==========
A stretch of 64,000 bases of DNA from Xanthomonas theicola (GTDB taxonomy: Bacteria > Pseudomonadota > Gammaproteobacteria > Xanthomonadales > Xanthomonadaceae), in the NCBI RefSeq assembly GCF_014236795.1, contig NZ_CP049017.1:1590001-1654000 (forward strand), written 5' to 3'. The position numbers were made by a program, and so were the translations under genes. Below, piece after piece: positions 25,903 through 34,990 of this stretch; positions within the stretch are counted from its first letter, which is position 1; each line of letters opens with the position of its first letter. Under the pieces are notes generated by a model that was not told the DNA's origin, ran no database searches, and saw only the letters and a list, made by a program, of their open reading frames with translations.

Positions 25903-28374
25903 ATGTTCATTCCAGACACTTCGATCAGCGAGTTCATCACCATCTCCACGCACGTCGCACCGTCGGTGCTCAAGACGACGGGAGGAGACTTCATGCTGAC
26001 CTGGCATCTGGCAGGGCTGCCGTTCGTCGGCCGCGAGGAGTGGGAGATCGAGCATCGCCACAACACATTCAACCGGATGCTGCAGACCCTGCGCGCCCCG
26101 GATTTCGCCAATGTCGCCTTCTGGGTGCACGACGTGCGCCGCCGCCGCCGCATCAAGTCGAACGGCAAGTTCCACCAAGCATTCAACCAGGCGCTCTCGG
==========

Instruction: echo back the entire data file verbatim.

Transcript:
A stretch of 64,000 bases of DNA from Xanthomonas theicola (GTDB taxonomy: Bacteria > Pseudomonadota > Gammaproteobacteria > Xanthomonadales > Xanthomonadaceae), in the NCBI RefSeq assembly GCF_014236795.1, contig NZ_CP049017.1:1590001-1654000 (forward strand), written 5' to 3'. The position numbers were made by a program, and so were the translations under genes. Below, piece after piece: positions 25,903 through 34,990 of this stretch; positions within the stretch are counted from its first letter, which is position 1; each line of letters opens with the position of its first letter. Under the pieces are notes generated by a model that was not told the DNA's origin, ran no database searches, and saw only the letters and a list, made by a program, of their open reading frames with translations.

Positions 25903-28374
25903 ATGTTCATTCCAGACACTTCGATCAGCGAGTTCATCACCATCTCCACGCACGTCGCACCGTCGGTGCTCAAGACGACGGGAGGAGACTTCATGCTGAC
26001 CTGGCATCTGGCAGGGCTGCCGTTCGTCGGCCGCGAGGAGTGGGAGATCGAGCATCGCCACAACACATTCAACCGGATGCTGCAGACCCTGCGCGCCCCG
26101 GATTTCGCCAATGTCGCCTTCTGGGTGCACGACGTGCGCCGCCGCCGCCGCATCAAGTCGAACGGCAAGTTCCACCAAGCATTCAACCAGGCGCTCTCGG